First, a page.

Huron Lake, PA (June 8, 2012) – On an unseasonably cool and damp June afternoon, rookie campers experienced a slice of what they have to look forward to all summer as their mothers compared and contrasted packing lists and hygienic products. Young semetic boys and girls played basketball and kickball as well as partook in lanyard making sessions.
While the children were reveling in their new summer home, parents were taken on a tour of the sprawling grounds of Camp Huron Lake, a camp comprised of mostly Jewish youth from well-off but not extravagantly wealthy families. As mothers began to huddle during the walk, conversation quickly switched to how excited they were for their children to what they’d be packing for the summer.
“I was having a great time until I ran into Cynthia Rust,” explained Lauren Blustein of New Jersey. “I was packing four tooth brushes for my son but after talking to her, I don’t think that’s enough. She’s packing ten and sending up one with every letter she writes plus a gross of toothbrushes on Visiting Day. I have to get to CVS on the way home. Shit! DOES ANYONE KNOW IF THERE’S A CVS IN SCRANTON???”
Mrs. Rust, also from New Jersey, defended her actions. “If Jake’s toothbrush touches another toothbrush, that’s not one of his, it gets thrown away. If it touches the sink, ground, a towel, someone’s soap, another camper, any piece of hair, attached to someone’s head or on the sink, any clothing, he’s breaking out a new Oral-B. If the brush touches a tooth with chocolate on it, if it’s used to get something out between two teeth, if it’s used to clean his teeth, it gets tossed. Fuck it. Why don’t we just get him disposable toothbrushes? That’s a great idea! 51 days times 3 brushes a day times 2 for each brushing in case anything happens. That’s a lot of toothbrushes to pack. I guess he’ll only bring 30 pairs of underwear instead of 45.”
When asked about his oral hygiene, new camper Matthew Blustein offered, “I have to bring a toothbrush? Oh, man. I thought I was getting a break from that for the summer. Oh well, at least my parents won’t be yelling at me to brush.”
As the girls and boys enjoyed hamburgers and hot dogs and ice cream sandwiches, nervous mothers of boys were too frazzled to eat. One mother, Stephanie Wolfson also from New Jersey, foolishly mentioned that her son was going to bring Axe roll-on deodorant. That set off another angst-filled frenzy among the mothers. Axe, the number one selling male hygiene product on Staten Island, is also apparently a favorite among the coveted 8-9 year old male Jewish demographic. “When my son goes to a social, I want to make sure those little princesses can smell him coming from a mile away,” explained Wolfson. When asked why a 9 year old has the need for deodorant Rust offered a simple explanation. “In the off chance that my son sprouts a single hair under his arm in the seven weeks he’s away, I want to make sure that hair doesn’t stink up the entire bunk.”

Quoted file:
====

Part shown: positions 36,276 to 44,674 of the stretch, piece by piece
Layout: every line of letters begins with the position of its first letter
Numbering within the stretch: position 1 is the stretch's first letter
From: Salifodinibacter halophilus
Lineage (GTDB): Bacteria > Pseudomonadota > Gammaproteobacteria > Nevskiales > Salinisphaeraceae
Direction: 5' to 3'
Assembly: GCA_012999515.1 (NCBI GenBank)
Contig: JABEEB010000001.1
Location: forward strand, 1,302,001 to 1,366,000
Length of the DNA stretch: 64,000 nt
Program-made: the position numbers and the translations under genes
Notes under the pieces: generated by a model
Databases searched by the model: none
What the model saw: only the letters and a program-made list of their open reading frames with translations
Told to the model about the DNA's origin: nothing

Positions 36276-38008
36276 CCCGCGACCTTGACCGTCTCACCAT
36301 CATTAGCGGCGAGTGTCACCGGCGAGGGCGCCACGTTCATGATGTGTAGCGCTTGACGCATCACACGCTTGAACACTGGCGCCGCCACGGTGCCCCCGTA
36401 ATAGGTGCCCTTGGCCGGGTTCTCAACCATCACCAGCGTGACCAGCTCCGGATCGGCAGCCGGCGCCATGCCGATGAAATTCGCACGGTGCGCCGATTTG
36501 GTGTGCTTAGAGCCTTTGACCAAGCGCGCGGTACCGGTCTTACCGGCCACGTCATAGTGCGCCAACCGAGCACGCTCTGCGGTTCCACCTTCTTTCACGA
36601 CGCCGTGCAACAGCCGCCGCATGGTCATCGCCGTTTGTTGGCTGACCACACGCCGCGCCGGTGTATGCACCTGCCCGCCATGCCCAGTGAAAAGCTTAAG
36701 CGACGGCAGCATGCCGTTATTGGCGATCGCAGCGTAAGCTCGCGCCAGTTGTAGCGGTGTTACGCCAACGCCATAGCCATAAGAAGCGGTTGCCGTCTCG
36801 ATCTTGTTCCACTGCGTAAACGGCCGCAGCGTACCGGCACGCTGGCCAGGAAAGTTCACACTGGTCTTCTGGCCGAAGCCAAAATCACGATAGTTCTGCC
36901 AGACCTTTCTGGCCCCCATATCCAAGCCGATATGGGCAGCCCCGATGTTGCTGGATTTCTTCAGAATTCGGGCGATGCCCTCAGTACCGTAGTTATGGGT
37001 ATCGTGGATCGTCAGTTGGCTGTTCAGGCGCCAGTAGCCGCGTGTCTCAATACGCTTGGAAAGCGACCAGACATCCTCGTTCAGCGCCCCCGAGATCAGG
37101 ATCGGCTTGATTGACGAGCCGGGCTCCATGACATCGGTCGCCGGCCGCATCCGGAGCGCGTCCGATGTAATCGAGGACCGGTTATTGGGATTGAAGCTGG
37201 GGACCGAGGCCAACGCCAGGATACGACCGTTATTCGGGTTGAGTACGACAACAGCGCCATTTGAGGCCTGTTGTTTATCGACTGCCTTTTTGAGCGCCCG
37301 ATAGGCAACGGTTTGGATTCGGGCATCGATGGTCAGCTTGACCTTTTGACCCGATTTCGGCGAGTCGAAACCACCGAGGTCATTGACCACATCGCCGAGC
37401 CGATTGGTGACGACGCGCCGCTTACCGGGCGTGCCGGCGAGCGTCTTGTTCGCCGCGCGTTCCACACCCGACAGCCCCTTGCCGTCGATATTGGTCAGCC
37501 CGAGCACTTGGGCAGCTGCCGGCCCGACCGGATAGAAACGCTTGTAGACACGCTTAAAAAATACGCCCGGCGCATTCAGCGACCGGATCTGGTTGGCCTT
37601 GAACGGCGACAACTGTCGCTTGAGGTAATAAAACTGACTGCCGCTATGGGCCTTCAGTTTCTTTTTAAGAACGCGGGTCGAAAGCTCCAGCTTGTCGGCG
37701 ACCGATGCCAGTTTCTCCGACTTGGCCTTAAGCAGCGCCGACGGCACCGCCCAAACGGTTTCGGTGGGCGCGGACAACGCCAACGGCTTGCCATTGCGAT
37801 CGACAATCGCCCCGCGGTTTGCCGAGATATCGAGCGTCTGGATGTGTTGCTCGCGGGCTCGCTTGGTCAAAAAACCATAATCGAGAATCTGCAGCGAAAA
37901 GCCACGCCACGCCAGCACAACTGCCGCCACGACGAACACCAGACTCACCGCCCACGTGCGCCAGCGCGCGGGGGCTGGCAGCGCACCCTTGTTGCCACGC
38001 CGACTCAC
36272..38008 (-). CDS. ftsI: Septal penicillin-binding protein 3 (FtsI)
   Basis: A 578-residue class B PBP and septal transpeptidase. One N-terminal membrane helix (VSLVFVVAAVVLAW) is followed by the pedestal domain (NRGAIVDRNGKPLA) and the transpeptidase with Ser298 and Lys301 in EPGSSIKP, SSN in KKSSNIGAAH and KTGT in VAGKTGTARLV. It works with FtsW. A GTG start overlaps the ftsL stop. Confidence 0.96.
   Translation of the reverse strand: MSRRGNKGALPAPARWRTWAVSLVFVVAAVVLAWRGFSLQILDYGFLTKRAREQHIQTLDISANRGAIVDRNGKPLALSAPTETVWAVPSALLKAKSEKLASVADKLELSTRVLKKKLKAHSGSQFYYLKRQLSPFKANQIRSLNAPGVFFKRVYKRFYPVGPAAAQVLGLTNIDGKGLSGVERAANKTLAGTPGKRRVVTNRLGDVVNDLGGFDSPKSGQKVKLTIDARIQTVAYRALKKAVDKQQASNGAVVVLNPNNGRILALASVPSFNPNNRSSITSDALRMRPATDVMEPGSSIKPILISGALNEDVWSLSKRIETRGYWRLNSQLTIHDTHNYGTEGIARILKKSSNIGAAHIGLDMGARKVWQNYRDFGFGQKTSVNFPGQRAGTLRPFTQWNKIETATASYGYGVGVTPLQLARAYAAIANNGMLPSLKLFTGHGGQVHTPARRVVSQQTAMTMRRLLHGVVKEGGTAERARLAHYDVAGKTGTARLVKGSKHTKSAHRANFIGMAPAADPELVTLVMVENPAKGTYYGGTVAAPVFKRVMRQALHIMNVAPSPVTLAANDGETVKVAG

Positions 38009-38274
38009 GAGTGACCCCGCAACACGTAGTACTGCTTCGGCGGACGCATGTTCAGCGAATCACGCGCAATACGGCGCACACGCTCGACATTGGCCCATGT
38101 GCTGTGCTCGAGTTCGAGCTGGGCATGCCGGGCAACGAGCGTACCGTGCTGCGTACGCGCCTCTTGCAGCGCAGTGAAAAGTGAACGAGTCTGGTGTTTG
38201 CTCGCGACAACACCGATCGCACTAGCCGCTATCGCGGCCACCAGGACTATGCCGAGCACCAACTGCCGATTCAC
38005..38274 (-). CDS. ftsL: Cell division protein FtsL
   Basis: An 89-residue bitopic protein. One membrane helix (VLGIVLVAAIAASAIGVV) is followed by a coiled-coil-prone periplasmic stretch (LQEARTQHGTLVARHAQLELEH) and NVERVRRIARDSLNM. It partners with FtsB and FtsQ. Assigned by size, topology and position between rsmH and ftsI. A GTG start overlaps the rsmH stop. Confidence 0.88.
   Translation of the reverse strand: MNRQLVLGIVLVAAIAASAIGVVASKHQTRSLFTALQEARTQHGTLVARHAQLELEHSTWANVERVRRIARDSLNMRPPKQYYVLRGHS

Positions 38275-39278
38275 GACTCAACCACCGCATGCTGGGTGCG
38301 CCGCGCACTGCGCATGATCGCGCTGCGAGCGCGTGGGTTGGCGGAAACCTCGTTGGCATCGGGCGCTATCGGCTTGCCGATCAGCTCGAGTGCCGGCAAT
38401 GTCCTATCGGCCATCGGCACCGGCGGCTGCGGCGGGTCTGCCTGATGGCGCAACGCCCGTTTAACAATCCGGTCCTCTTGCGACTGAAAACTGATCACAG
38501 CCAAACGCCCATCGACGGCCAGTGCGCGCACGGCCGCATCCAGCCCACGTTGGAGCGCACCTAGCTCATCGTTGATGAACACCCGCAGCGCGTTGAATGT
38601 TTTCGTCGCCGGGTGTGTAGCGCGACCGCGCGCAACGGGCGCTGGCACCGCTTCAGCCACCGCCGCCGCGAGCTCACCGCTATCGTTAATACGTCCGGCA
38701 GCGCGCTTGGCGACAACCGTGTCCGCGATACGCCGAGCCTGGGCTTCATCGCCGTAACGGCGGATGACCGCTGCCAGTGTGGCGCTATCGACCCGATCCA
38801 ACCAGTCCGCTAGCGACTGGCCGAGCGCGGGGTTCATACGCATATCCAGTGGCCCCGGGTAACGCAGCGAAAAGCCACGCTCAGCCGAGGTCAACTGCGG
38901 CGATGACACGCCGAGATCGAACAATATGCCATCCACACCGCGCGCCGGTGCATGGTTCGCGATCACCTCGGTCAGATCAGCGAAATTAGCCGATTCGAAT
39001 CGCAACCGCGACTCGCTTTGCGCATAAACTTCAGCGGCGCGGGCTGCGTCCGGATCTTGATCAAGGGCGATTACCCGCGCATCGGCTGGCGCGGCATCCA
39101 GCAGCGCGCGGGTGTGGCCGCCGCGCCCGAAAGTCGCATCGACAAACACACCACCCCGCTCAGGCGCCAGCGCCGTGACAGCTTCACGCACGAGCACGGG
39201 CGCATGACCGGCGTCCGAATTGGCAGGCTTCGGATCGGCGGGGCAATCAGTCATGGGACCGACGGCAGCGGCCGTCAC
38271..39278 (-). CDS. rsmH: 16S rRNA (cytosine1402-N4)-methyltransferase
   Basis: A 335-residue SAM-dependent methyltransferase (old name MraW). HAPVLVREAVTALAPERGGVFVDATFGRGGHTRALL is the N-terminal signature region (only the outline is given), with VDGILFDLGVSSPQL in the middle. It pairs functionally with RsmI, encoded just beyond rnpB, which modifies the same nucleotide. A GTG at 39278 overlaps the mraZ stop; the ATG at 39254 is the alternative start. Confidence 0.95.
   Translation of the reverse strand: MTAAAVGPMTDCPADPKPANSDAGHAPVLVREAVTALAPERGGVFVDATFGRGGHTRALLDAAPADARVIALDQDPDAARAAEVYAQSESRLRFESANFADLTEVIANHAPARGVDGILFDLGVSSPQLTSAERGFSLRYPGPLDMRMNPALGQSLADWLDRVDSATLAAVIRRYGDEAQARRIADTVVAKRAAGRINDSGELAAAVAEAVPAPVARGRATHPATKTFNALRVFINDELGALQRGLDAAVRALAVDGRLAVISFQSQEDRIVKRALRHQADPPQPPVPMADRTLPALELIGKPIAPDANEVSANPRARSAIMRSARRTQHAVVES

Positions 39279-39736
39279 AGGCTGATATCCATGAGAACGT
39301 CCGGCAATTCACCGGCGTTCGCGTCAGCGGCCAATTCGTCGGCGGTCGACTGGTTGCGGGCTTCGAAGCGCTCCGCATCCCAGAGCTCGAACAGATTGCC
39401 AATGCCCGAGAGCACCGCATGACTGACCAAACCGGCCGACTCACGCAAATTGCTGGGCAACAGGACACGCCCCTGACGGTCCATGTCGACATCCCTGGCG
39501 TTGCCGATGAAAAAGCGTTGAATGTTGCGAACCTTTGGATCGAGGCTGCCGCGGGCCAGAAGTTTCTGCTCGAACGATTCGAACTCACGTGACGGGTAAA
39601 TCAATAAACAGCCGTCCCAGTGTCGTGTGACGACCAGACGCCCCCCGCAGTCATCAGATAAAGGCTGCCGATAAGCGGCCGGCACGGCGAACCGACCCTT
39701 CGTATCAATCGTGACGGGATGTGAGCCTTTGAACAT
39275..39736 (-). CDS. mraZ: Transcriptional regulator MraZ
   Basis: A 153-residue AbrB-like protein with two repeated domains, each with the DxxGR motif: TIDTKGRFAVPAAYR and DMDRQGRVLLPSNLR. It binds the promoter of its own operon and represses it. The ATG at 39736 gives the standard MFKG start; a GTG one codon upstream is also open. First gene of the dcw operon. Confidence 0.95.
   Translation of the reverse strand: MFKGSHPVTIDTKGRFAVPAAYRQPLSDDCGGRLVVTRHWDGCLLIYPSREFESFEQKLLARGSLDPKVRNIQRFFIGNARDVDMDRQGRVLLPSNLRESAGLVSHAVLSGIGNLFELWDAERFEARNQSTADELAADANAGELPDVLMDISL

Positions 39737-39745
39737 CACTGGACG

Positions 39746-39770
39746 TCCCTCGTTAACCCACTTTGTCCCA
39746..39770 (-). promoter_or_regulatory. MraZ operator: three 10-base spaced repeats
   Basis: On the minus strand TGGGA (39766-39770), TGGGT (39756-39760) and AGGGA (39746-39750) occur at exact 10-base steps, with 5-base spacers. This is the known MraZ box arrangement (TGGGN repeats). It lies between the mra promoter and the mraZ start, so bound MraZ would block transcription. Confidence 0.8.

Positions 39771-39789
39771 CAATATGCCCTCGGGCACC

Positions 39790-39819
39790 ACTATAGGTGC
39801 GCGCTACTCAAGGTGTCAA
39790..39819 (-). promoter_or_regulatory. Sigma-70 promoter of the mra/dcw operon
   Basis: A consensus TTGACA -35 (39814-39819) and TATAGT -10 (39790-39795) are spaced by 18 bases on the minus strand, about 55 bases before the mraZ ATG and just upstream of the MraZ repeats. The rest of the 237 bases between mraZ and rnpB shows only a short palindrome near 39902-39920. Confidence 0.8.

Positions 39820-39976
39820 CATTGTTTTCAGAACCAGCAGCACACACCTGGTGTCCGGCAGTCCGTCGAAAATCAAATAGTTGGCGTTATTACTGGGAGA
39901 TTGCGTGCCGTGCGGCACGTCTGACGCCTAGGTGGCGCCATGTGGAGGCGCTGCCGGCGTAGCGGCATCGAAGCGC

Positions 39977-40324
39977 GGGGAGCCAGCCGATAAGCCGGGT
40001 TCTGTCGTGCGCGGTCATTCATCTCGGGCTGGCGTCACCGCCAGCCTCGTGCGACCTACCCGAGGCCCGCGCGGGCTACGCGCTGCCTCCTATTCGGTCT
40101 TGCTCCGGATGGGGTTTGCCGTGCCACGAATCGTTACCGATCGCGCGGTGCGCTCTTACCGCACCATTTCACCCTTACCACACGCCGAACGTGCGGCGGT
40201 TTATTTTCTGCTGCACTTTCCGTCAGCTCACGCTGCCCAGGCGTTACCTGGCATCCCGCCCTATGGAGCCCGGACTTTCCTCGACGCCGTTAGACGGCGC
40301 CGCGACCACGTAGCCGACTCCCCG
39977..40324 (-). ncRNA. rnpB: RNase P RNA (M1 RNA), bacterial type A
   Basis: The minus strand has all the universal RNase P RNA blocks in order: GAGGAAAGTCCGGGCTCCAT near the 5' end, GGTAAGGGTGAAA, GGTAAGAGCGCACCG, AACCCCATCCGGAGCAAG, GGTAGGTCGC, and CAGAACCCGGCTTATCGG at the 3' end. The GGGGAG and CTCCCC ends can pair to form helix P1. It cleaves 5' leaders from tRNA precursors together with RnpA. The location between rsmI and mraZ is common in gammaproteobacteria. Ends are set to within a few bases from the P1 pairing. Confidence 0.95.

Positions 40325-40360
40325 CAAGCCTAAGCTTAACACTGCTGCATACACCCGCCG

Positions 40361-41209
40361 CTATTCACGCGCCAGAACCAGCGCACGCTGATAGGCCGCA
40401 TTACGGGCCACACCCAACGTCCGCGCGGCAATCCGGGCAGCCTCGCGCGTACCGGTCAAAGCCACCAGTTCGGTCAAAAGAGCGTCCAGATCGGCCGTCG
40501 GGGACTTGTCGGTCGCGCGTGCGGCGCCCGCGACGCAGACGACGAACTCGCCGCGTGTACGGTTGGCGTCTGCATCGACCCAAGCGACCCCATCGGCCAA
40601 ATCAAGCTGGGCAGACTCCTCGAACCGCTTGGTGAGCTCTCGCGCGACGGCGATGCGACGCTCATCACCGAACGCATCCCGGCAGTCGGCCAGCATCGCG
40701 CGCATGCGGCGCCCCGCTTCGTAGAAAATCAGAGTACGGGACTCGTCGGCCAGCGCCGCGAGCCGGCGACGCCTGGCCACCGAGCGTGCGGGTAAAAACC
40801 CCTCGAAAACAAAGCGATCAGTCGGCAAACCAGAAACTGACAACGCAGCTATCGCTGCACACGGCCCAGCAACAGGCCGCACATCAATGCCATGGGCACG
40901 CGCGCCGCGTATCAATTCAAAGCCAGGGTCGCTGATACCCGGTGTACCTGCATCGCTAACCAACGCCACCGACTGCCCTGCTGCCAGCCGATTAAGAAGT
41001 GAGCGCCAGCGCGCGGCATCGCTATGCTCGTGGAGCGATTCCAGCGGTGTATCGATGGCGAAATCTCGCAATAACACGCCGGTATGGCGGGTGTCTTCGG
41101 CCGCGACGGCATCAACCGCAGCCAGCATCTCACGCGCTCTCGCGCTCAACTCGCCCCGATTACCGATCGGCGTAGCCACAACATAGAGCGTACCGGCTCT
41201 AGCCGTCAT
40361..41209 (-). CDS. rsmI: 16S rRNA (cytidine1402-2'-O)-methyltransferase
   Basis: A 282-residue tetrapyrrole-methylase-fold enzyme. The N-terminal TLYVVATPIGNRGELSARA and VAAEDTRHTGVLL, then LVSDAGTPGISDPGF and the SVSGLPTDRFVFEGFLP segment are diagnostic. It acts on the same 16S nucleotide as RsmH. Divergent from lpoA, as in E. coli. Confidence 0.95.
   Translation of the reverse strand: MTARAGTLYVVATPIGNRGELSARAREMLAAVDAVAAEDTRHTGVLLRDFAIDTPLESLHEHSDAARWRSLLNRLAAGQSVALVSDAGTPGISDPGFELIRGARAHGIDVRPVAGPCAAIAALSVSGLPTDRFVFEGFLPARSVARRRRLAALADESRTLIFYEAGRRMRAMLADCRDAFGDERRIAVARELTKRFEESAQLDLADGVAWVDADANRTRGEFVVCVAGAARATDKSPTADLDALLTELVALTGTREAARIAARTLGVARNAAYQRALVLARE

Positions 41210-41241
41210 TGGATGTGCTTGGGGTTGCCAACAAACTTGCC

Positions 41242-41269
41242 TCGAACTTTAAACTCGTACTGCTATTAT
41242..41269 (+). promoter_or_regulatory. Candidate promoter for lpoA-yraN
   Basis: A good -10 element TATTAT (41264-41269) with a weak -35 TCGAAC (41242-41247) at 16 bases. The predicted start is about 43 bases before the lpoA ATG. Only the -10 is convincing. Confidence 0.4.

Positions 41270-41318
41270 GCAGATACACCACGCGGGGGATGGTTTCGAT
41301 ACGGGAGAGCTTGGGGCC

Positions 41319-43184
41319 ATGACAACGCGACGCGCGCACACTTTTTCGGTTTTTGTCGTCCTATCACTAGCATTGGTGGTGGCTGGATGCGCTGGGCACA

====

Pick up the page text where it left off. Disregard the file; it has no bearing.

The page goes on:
The conversation quickly veered toward the amount of socks being packed by one mother, Erin Levy. “Twenty pairs of socks? That’s all you’re bringing??” exclaimed the serial over-packer “I’m sending around sixty. I lost track after packing Alex’s Day 3 Color War afternoon yellow ankle-length socks.”
Parents of girl campers were not immune to the over-zealous packing of others. Maureen Hoffman of New Jersey who is planning to get to the Sunday bag drop off at the Livingston Mall the Friday night before just to make sure her daughter’s monogrammed duffle bags get safely on the truck, was concerned about some of the mothers packing items typically not needed for nine year old girls. “I overheard one mother of a seven-year old saying she accidentally allowed her daughter to drink non-organic milk at a family graduation party when she was three so she’s sending up a few of her old pre-Lulu Lemon sports bras just in case. What the hell is wrong with these people?!?!”
Cynthia Rust chimed in. “Although as a third-grader, my son is still at the stage where he ‘hates’ girls, I’m sending him up with a few bras too in case he dates an older camper whose mother didn’t think to pack one for her.”